I’ll Be Moving, Name Will Stay

There comes a time in every teenager’s life to move out of the parents’ house.

OK, I’m not a teenager (I wish!), but my blog is growing in a mature young adult and it needs more room (and tools) to grow. It needs to move.

I have enjoyed immensely my time, opportunity and tools that WordPress.com offered and the bloggers I have discovered here, but as I’m growing as a writer and blog owner, I find myself running into limitations of WP.com more and more. After much consideration, I have decided that it’s time to move to a self-hosted solution where I can truly spread my wings.

The good news, I own my blog’s domain so my blog address will stay as www.LillithBlack.com, so all the wonderful people that are following my blog now will be able to find me at my new location. Still, I would hate to lose you guys and gals, so if you want to stay in touch after the move, please follow the link and sign up for my Weekly Inspiration Newsletter where I send out content you won’t find on my blog as well as links to any recent posts I had.

I also welcome any advice, heads up on pain points when it comes to migrating the blog from one place to another, so please do post in the comments below this post any info you have.

The move will take place in September and I will give you updates as I’m going through the process so you know when I switch over. I have already added all the awesome blogs that I follow today to my Old Reader so I can follow you after I no longer have the access to Freshly Pressed. I always do and will look forward to your fantastic posts.

Until later, with growing pains…

Yours truly

 

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Lessons From The Writers Conference

Recently I have attended Greater Los Angeles Writers Conference. It’s a fantastic event that takes place every summer with over fifty speakers on a variety of topics. Dozens of sessions run in three tracks: Aspiring, Active and Accomplished.

There is something for everyone: self-editing techniques, development of the characters, secrets of writing a romance, meeting with the agents, learning to pitch your book and then pitching it.

It’s an annual even that I always look forward to and where I learn a lot.

This year there were a few things that stuck with me and I would like to share them with you.

  • Write a short story about each of your main characters to get to know them better
  • ‘Interview’ your character to achieve the same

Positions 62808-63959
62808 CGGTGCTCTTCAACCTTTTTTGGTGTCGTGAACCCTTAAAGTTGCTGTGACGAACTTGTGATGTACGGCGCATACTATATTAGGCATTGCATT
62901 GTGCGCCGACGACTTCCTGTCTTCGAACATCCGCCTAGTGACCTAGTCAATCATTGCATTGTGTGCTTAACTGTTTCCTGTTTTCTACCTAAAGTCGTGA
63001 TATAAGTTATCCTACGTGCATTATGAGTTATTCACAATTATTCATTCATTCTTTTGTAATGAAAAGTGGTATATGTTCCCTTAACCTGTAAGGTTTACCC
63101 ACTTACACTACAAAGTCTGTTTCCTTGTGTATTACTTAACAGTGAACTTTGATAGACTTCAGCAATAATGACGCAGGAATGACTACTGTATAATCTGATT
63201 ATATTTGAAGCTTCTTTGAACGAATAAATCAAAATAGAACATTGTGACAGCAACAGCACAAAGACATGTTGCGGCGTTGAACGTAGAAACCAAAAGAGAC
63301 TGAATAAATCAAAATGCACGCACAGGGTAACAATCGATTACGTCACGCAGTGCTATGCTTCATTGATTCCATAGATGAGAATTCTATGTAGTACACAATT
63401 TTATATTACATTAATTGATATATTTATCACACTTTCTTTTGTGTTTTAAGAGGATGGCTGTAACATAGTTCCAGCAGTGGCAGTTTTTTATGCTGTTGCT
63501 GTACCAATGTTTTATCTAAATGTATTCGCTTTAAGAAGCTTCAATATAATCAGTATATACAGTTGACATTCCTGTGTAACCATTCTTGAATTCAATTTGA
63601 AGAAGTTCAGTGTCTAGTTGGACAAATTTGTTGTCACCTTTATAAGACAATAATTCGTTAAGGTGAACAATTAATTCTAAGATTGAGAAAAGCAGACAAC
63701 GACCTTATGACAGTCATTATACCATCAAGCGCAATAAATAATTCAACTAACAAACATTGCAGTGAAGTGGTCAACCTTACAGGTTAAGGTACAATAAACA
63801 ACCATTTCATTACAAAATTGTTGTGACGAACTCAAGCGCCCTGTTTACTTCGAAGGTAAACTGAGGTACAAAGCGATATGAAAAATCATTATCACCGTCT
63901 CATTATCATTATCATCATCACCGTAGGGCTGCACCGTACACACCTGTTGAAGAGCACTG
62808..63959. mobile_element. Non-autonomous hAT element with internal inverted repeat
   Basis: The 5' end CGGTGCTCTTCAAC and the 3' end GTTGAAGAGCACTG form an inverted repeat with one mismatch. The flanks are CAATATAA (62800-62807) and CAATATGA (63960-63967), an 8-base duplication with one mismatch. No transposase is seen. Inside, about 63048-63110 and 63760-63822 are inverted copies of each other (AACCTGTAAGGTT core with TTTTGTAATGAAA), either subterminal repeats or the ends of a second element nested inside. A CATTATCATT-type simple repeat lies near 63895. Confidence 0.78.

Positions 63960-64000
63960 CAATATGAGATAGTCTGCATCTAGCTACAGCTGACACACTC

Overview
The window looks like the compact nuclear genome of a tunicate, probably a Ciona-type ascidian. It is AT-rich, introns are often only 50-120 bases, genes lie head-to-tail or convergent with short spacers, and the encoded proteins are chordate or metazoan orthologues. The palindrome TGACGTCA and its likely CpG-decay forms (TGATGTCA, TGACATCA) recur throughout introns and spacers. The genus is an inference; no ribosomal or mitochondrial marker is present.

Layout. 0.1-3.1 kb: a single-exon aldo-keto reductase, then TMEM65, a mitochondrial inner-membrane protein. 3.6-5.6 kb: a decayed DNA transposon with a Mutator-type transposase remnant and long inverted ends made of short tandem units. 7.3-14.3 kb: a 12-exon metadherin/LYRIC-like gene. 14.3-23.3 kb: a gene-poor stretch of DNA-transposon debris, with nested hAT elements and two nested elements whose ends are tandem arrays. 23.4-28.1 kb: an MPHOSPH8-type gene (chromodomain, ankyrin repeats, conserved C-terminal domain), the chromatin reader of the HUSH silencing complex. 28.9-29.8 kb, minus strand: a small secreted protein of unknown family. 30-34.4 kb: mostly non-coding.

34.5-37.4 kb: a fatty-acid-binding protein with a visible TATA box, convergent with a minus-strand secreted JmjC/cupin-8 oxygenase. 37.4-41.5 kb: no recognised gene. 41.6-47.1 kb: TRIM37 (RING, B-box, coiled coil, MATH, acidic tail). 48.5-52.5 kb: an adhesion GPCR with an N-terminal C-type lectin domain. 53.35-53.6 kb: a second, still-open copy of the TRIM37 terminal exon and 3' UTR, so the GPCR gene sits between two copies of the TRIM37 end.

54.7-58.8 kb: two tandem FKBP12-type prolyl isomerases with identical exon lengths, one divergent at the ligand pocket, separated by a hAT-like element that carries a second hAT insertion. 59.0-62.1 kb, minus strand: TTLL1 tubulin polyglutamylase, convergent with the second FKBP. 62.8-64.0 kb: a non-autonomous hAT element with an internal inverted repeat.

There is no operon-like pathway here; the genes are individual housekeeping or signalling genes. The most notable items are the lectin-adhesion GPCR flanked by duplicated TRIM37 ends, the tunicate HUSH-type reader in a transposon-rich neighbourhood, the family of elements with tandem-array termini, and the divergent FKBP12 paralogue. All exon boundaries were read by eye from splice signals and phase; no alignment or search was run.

• Give character a small pattern of behavior that has a meaning behind it and use it throughout the story
  • Pick out character’s favorite words (10 to 20) and use them to give your character unique voice
  • When re-writing your book, read through it and create an outline to see if your story flows and if there are any plot holes
  • In your re-writing make sure that these elements are addressed:
    • Structure
    • Pace
    • Conflict
    • Consistency of tone
    • Number of characters
  • Be persistent in marketing and in learning the craft
  • Networking is extremely important
  • Make sure to buy your own ISBNs (http://www.bowker.com/)
  • Writing is a business and you are responsible for it and should treat it as such

I highly recommend attending a writers conference in your area. It’s a great place to learn, meet fellow writers, forge friendships, make valuable connections and even pitch your book.

Have you attended conferences/writer events recently?

 

 

Drive Your Story With Fear

Excellent post! We tend to protect our characters and forget the importance of fear in story building.

Fiction All Day

What does your character fear?

We all know that when moving our stories forward we’re supposed to make things worse for the protagonist.  Is he lost?  Let the sun set, let the rain come. Is he alone?  Find someone to stalk him.  Is she being hunted?  Take away her defenses. Does she need to find a cure? Have it fall into the hands of the antagonist.  This is all something fundamental, though many of us forget about it or fail to take it far enough. You know those books where the hero is having enough trouble as it is, and the next obstacle in his path makes us cringe?  Then ten pages later it gets even worse? Sometimes we forget that things can always get worse.

So let’s try again.  Is he lost?  Let the sun set, make it a moonless night.  Then let us know that as a child he was locked…

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The Benefits of Writing a Terrible First Novel

Excellent post! I think for a lot of us it might apply to the second and maybe even third book! What is that they say about writing a million words before we produce a really good book? 😀

Words of Margaux

As some of you may know, I recently completed a novel for the first time. After two failed attempts to complete manuscripts before, just the fact that I wrote “The End” was an accomplishment to me. I took some time away from the book in attempt to return to it with a fresh perspective. What I saw upon my return, however, shocked and disappointed me. My finished book, the one I spent three months writing, was not worth reading. Many find it difficult to admit this about their own creations – believe me, it took me a while to accept the fact myself. In spite of how disappointed I was by the first draft of my book, there are invaluable lessons that I learned throughout the process.

Many might say that I shouldn’t put so much pressure on myself, a first draft is never as good, and it was only…

View original post 493 more words